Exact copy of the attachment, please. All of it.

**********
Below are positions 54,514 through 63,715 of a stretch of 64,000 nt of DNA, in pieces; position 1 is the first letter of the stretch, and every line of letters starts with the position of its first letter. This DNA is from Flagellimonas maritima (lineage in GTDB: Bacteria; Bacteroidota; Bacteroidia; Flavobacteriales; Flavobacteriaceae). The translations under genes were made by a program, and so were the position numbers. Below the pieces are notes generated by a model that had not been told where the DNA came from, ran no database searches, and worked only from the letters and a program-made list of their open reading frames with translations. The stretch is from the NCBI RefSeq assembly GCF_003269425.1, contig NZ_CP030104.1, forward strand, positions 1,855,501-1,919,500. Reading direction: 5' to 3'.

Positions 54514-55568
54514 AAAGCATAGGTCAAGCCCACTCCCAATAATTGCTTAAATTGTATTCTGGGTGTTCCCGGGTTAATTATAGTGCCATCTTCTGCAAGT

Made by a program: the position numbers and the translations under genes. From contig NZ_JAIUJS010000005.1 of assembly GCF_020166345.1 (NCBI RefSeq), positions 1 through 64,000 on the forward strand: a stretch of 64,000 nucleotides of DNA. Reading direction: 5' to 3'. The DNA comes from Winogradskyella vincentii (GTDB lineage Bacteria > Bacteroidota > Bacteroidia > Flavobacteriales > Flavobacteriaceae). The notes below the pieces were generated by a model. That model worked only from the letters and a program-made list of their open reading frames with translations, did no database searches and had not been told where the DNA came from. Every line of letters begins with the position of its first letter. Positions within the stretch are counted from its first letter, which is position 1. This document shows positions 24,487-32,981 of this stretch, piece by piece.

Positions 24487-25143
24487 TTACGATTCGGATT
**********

Below are positions 54,514 through 63,715 of a stretch of 64,000 nt of DNA, in pieces; position 1 is the first letter of the stretch, and every line of letters starts with the position of its first letter. This DNA is from Flagellimonas maritima (lineage in GTDB: Bacteria; Bacteroidota; Bacteroidia; Flavobacteriales; Flavobacteriaceae). The translations under genes were made by a program, and so were the position numbers. Below the pieces are notes generated by a model that had not been told where the DNA came from, ran no database searches, and worked only from the letters and a program-made list of their open reading frames with translations. The stretch is from the NCBI RefSeq assembly GCF_003269425.1, contig NZ_CP030104.1, forward strand, positions 1,855,501-1,919,500. Reading direction: 5' to 3'.

Positions 54514-55568
54514 AAAGCATAGGTCAAGCCCACTCCCAATAATTGCTTAAATTGTATTCTGGGTGTTCCCGGGTTAATTATAGTGCCATCTTCTGCAAGT

Made by a program: the position numbers and the translations under genes. From contig NZ_JAIUJS010000005.1 of assembly GCF_020166345.1 (NCBI RefSeq), positions 1 through 64,000 on the forward strand: a stretch of 64,000 nucleotides of DNA. Reading direction: 5' to 3'. The DNA comes from Winogradskyella vincentii (GTDB lineage Bacteria > Bacteroidota > Bacteroidia > Flavobacteriales > Flavobacteriaceae). The notes below the pieces were generated by a model. That model worked only from the letters and a program-made list of their open reading frames with translations, did no database searches and had not been told where the DNA came from. Every line of letters begins with the position of its first letter. Positions within the stretch are counted from its first letter, which is position 1. This document shows positions 24,487-32,981 of this stretch, piece by piece.

Positions 24487-25143
24487 TTACGATTCGGATT